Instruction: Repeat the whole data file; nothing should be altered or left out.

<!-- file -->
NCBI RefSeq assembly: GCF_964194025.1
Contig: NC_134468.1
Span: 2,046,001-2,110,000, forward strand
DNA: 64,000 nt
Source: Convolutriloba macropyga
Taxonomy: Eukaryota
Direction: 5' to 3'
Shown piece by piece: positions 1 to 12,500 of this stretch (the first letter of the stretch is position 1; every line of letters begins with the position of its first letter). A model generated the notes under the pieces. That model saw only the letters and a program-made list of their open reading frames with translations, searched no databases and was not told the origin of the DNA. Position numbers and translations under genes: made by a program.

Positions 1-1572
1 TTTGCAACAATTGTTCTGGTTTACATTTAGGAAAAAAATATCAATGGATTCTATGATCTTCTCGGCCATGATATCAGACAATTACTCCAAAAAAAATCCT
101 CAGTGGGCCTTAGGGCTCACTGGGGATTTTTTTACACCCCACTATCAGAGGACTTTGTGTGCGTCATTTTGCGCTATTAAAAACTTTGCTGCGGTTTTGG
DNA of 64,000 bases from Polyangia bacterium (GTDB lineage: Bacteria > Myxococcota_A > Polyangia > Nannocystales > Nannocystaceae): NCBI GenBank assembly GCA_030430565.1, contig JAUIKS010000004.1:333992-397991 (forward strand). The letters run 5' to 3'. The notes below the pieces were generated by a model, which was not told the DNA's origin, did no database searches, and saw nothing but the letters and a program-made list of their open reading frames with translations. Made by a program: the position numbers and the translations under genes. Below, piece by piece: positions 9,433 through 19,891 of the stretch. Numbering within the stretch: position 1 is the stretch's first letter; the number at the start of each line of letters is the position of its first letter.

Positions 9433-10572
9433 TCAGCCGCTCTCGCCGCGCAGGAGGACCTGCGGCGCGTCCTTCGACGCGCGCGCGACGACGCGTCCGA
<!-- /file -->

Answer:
NCBI RefSeq assembly: GCF_964194025.1
Contig: NC_134468.1
Span: 2,046,001-2,110,000, forward strand
DNA: 64,000 nt
Source: Convolutriloba macropyga
Taxonomy: Eukaryota
Direction: 5' to 3'
Shown piece by piece: positions 1 to 12,500 of this stretch (the first letter of the stretch is position 1; every line of letters begins with the position of its first letter). A model generated the notes under the pieces. That model saw only the letters and a program-made list of their open reading frames with translations, searched no databases and was not told the origin of the DNA. Position numbers and translations under genes: made by a program.

Positions 1-1572
1 TTTGCAACAATTGTTCTGGTTTACATTTAGGAAAAAAATATCAATGGATTCTATGATCTTCTCGGCCATGATATCAGACAATTACTCCAAAAAAAATCCT
101 CAGTGGGCCTTAGGGCTCACTGGGGATTTTTTTACACCCCACTATCAGAGGACTTTGTGTGCGTCATTTTGCGCTATTAAAAACTTTGCTGCGGTTTTGG
DNA of 64,000 bases from Polyangia bacterium (GTDB lineage: Bacteria > Myxococcota_A > Polyangia > Nannocystales > Nannocystaceae): NCBI GenBank assembly GCA_030430565.1, contig JAUIKS010000004.1:333992-397991 (forward strand). The letters run 5' to 3'. The notes below the pieces were generated by a model, which was not told the DNA's origin, did no database searches, and saw nothing but the letters and a program-made list of their open reading frames with translations. Made by a program: the position numbers and the translations under genes. Below, piece by piece: positions 9,433 through 19,891 of the stretch. Numbering within the stretch: position 1 is the stretch's first letter; the number at the start of each line of letters is the position of its first letter.

Positions 9433-10572
9433 TCAGCCGCTCTCGCCGCGCAGGAGGACCTGCGGCGCGTCCTTCGACGCGCGCGCGACGACGCGTCCGA